Invisible Presences: Translation, Dramaturgy and Performance

Drama and Film Centre
Queen’s University Belfast
18‐20 April 2011

This international conference will explore the dramaturgical processes of translation in performance practice, whether across language and culture or the translation of ideas into material production. Rather than seeing the processes of writing (whether collaborative or singleauthored), translation, rehearsal, production, and audience reception as separate and discrete, the conference will engage with approaches that view the process as more of a continuum, one that is perpetually at work. In this way the conference offers the opportunity for dialogue between contemporary practitioners, both translators and theatre makers, and for new insights into dramaturgy and translation that seek to map the growing convergence between theatre practice and translation.

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For more information, David Johnston at This email address is being protected from spambots. You need JavaScript enabled to view it.

To register click here (Registration deadline in 20 Mar 2011)

Gottes Vorstellung

Untersuchungen zur literarischen Ästhetik und ästhetischen Theologie des Alten Testaments

by Helmut Utzschneider

BWANT 175, Stuttgart: Kohlhammer: 2007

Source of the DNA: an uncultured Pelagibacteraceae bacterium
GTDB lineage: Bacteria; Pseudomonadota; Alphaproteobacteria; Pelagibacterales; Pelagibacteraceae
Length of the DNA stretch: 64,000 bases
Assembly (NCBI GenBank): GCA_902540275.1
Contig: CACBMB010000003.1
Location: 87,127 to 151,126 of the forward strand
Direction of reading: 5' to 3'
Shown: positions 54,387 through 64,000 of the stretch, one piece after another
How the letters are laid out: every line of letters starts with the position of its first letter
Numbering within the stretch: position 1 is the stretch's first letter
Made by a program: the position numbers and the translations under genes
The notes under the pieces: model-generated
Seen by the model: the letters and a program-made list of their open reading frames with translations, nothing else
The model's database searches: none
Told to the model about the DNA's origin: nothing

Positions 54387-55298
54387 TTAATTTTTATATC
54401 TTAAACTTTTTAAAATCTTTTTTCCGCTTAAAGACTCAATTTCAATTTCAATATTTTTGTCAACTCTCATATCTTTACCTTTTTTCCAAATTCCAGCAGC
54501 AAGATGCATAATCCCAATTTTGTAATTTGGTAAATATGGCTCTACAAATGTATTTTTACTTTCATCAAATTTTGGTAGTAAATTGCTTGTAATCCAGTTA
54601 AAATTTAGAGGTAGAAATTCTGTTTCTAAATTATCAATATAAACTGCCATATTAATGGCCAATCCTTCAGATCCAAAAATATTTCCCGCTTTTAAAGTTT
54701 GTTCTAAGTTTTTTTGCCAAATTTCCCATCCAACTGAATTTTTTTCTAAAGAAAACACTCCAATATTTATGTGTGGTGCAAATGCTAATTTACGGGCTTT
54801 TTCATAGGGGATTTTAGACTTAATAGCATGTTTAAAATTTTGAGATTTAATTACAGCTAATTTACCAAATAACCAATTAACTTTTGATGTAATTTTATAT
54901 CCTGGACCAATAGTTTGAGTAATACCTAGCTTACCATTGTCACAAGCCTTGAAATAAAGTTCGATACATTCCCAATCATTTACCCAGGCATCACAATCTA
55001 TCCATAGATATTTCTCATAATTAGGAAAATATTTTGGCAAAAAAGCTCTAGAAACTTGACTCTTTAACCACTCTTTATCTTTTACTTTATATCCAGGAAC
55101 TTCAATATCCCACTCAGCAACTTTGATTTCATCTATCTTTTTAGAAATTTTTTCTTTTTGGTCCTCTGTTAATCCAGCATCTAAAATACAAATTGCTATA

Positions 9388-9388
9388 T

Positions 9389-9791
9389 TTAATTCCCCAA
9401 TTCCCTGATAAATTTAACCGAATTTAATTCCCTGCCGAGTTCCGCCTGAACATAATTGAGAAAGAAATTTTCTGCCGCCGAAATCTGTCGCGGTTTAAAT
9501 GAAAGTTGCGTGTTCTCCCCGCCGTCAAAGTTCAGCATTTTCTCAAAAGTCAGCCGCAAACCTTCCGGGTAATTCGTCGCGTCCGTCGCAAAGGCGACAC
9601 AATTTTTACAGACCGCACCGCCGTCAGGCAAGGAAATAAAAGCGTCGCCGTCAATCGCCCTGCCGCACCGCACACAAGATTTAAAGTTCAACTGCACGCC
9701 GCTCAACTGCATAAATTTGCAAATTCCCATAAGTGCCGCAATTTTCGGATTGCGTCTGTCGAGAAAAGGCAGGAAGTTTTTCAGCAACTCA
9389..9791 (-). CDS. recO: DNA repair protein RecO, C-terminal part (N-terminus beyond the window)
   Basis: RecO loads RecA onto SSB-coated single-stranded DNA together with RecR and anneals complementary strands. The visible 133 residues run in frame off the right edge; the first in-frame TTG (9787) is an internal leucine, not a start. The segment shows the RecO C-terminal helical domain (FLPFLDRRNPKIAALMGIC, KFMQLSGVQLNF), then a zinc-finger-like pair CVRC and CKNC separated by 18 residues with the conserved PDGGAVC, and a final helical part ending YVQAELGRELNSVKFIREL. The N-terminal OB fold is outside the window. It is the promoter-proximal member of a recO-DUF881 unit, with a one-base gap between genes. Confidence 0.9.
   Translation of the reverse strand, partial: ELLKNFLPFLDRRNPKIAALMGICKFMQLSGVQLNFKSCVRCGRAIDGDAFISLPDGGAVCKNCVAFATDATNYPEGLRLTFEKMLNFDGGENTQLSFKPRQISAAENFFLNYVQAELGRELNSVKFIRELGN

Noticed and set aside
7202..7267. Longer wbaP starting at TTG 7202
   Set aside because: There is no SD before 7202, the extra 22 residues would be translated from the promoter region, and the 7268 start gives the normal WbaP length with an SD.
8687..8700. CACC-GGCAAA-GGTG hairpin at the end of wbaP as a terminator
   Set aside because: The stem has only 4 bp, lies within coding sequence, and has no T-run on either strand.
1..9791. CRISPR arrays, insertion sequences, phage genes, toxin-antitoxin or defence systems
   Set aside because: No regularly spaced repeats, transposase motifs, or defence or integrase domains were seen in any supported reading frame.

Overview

This collection of studies on literary aesthetics in the Hebrew Bible considers reading the bible in the light of fundamental literary questions, such as “text dialogue – intertextuality and translation, and, aspects of performance. The studies focus among others  on  Gen 32:23-33; Am 7:10-17; Maleachi 1:6-2:16; Hos 5:8-6:6; Micah 4:8-5:3. For scholars interested in performance criticism, the considerations on the form and the dramatic outline of the prophetic books are of utmost interest. Utzschneider’s suggestion are well considered. His interest in the performative aspect of biblical prophets dates back to his attempts to define performative aspects in prophetic books in his dissertation on Hosea 25 years ago. Utzschneider also focuses on scenes in Micah 4:8-5:3, discussing the theory of the German scholar Hans Walter Wolff. Wolff had understood parts of the books of the latter prophets as so-called “Auftrittsskizzen”, i.e. an outline of a performance, a snapshot of a prophet’s appearance, containing mainly a written note of the once orally spoken prophetic word. Utzschneider carefully considers Wolff’s suggestions and comes to the conclusion that the dramatic character of the prophetic poetic texts is not so much a “historical”, but rather a literary dimension of Israelite prophetic texts. Micah 4:8-5:3 offers a sequel of three scenes in which different personae appear “on (a literary) stage”: the screaming of the abandonees and the turnout into the exile is heard in 4:9-10; the besieger’s mock themselves about themselves in Micah 4: 11-13), and, a third scene features a humiliated king 4:14 together with the announcement of a new ruler in 5:1-3. The dramatic interpretation of the prophet Micah is more fully spelled out in Utzschneider’s 2005 commentary on Micah in the Theologischer Verlag Zurich. The articles in a following last passage of this book, reflect broader on aesthetic theology in the Old Testament, referring more specifically to drama as a universal genre, especially on attic tragedy and Egyptian cultic drama. With this volume, Utzschneider offers fascinating perspectives on the Old Testament scholarship in the field of aesthetic theology and performance criticism.